In 2014, Paul McGinley delivered one of the best ever Ryder Cup captaincy performances.
In an exclusive interview with Peter Masters, the Irishman reveals his winning secrets.
1 One of the reasons Europe does so well is that we have a succession plan.
All our captains have been vice-captains first. Nick Faldo and Monty weren’t vice-captains, but they were Seve Trophy captains, which is much the same thing.
That experience is vital and it stood me in great stead. My two Seve Trophy captaincies gave me a lot of confidence. It’s daunting the first time you address your peers so it’s good to get it out of the way.
2 There’s no one way to captain a Ryder Cup team.
We are consistent in a number of ways, though, which is important. I don’t want to give the Americans too much of a heads up, but the European players know what our success template is.
More than anything else, it’s an attitude that is handed down. Every Ryder Cup I’ve been involved in, there’s been a great atmosphere behind the scenes. That comes from the captain. I didn’t reinvent the wheel as the captain, but I certainly took the template and enhanced it.
3 We’re on the crest of a wave in Europe.
The big difference between us and the Americans is that our top players deliver every single time and theirs don’t. The Garcias, Westwoods, McIlroys – before that it was the Montys and the Faldos – produced a huge haul of points and the American big players haven’t done that.
4 Captaincy is a full-time job.
You have to represent the Tour, but also there’s the research.
I went in for that and spent a lot of time analysing what I had and where the partnerships would work. I loved it. There wasn’t one day when I felt I’d had enough.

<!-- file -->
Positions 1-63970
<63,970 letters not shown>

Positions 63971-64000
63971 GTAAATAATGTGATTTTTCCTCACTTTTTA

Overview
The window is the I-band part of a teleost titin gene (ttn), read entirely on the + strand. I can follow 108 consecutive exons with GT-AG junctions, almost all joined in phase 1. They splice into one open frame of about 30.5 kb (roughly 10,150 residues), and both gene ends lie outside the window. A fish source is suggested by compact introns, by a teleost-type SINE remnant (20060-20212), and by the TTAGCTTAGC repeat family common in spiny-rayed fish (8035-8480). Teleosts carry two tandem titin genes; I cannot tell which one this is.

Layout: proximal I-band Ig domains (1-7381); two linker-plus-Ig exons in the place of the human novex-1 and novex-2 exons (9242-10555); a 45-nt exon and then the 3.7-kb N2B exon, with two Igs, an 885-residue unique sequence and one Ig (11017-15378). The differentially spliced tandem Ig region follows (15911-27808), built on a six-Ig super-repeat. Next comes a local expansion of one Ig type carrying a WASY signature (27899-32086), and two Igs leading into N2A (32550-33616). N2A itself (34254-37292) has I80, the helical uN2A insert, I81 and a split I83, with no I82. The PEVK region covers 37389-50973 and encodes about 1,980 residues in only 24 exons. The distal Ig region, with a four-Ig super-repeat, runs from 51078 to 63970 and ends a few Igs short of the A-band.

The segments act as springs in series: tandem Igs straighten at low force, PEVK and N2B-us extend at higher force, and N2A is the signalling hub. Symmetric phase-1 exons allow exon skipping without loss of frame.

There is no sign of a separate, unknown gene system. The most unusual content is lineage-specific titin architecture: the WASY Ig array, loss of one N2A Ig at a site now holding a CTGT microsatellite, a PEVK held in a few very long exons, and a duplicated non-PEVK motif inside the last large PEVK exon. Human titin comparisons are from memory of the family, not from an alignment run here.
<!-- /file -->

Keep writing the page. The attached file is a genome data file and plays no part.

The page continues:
5 I paired players in Tour events, without them knowing, just to see how they got on and how well they performed in that company.
I was controlling the draws in the summer before the Ryder Cup just to see what happened – not just between the players, but how well the caddies gelled. Nobody knew that except me and the tournament director David Garland.
The Graeme McDowell and Victor Dubuisson was the main partnership to come out of that, but there was Lee [Westwood]and Jamie [Donaldson] as well. It was mainly for the rookies’ benefit.
6 We won the afternoon sessions in the foursomes 7-1 at Gleneagles. There were two reasons for that.
The first was that we got the pairings right by placing a bigger hitter with a shorter one. I’m a believer in horses for courses. At Gleneagles there were four par 5s, three of which were even- numbered.
You had a driveable par 4 that was also an even number, so I made sure the big hitters played the even holes. Graeme was able to get up in two on the 2nd, for example, off Victor’s drive. He wouldn’t have been able to do that playing his own ball.
I’d worked on pairings for months to ensure that we hit the ground running when we arrived at Gleneagles.
7 Having a fifth vice-captain hadn’t been done before.
At Medinah, José Maria had to go in early at a critical stage to let the four guys in the clubhouse know what the plan was for the afternoon. I thought this is so big now, we can’t leave anything to chance.
It’s very important that the guys who have sat out the morning feel they are vital to the team and very much involved. Psychologically, it was important to have someone with them, for them to be prepared and ready as ‘the second wave’ for the afternoon play.
8 I wanted to wear the Americans down over the three days, session after session – a wave after wave approach where we never let them off the hook.
That was just one of our mantras. It was nice, in the press conference afterwards, to hear the players repeat all the things we’d talked about over the week.
9 There’s no such thing as a perfect captaincy. I don’t think I handled the Stephen Gallacher situation as well as I might have.
Lee and Graeme were both great at playing with rookies, but I went with Ian Poulter and it didn’t work.
I feel I let both of them down. Stephen made the team at the last moment and I could have been better prepared in terms of finding a partner for him.
He played so well in the singles, but came up against an inspired Mickelson. His attitude was amazing and he was fun to be around. He was a huge part of our success and he brought the Scottish crowd.